© Copyright Policy
Related In: Results  -  Collection

Show All Figures
getmorefigures.php?uid=PMC2748701&req=5

pone-0007263-g006: Preparation and movement times of young participants.Each dot represents a task. Horizontal: number of moves. Vertical: latency (averaged across participants). The trend lines and the equations are presented on the chart. The trend lines are determined separately for easy tasks (2–5 moves) and difficult tasks (5–8 moves).
Mentions: In this section, we present minimal results on the preparation and movement times of young participants. The only objective is to provide cues to interpret the foregoing results because it has already been mentioned that there is on-line planning during the movement phase. Figure 6 depicts preparation and movement time as a function of the number of moves and the corresponding trend lines computed separately for easy tasks (2 to 5 moves) and difficult tasks (5 to 8 moves). For easy tasks, preparation and movement time increase with the number of moves. For difficult tasks, the preparation time increases but the movement time decreases slightly.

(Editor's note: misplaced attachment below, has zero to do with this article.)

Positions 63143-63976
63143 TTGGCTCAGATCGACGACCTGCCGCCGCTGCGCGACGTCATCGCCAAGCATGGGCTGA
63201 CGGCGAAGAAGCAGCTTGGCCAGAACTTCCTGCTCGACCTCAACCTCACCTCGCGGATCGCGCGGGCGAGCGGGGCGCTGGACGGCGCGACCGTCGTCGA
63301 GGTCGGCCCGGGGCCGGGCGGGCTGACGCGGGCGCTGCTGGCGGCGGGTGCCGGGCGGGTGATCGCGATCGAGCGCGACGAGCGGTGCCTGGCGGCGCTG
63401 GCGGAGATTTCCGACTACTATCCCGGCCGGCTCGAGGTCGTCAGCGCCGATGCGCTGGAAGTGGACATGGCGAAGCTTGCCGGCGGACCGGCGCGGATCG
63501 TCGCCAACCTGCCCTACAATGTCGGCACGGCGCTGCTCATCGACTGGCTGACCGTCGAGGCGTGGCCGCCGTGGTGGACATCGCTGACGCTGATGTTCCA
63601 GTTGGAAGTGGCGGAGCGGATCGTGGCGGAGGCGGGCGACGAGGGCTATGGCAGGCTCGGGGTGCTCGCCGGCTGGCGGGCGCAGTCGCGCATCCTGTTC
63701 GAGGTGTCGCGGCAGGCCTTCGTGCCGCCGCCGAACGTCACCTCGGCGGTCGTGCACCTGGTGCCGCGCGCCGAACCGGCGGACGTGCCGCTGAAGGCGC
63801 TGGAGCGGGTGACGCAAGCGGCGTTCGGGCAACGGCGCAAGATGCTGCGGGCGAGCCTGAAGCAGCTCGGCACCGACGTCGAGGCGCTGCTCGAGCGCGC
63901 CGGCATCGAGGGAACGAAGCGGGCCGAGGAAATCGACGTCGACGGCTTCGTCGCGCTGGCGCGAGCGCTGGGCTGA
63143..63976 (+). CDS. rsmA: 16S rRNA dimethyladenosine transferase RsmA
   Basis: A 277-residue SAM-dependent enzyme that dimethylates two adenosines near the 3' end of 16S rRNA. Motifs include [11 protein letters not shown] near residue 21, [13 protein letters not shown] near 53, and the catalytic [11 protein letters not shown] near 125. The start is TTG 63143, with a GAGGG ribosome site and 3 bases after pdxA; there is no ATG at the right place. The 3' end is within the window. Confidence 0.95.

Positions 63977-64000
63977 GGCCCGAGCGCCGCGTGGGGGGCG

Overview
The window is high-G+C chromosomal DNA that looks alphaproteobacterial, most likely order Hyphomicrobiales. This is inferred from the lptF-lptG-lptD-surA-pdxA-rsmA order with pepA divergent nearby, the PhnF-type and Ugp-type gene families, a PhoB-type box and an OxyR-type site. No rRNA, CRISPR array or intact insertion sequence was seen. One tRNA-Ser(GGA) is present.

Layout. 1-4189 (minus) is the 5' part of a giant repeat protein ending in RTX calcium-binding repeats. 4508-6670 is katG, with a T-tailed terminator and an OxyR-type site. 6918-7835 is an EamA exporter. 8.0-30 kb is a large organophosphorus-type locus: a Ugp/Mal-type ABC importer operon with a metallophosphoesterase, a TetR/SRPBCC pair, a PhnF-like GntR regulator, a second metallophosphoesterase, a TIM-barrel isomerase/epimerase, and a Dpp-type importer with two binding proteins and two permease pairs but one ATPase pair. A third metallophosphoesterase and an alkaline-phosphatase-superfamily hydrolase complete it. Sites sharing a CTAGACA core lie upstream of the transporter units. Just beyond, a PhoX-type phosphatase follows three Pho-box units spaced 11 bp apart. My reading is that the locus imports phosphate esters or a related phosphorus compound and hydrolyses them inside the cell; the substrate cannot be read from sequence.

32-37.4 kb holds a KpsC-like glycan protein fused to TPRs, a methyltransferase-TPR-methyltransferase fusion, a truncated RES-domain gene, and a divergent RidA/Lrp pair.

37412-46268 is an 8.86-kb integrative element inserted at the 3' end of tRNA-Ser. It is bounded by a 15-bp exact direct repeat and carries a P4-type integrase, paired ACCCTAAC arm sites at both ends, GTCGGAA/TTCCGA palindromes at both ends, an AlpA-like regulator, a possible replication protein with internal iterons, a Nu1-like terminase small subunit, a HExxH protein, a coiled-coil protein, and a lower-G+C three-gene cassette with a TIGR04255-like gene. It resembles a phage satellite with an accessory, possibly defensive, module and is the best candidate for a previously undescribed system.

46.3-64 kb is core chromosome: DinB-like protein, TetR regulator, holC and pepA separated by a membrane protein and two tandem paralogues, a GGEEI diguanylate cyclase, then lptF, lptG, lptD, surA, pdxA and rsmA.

Bottom Line: However, for difficult tasks (5 to 8 moves) the execution time of young participants did not increase significantly, whereas for exploration algorithms, the execution time keeps on increasing exponentially.A pre-and post-test control task showed a 25% improvement of visuo-motor skills but this was insufficient to explain this result.The findings suggest that naive participants used systematic exploration to solve the problem but under the effect of practice, they developed markedly more efficient strategies using the information acquired during the test.

View Article: PubMed Central - PubMed

Affiliation: Biorobotics Department, Fatronik Foundation, San Sebastian, Spain. efimbel@fatronik.com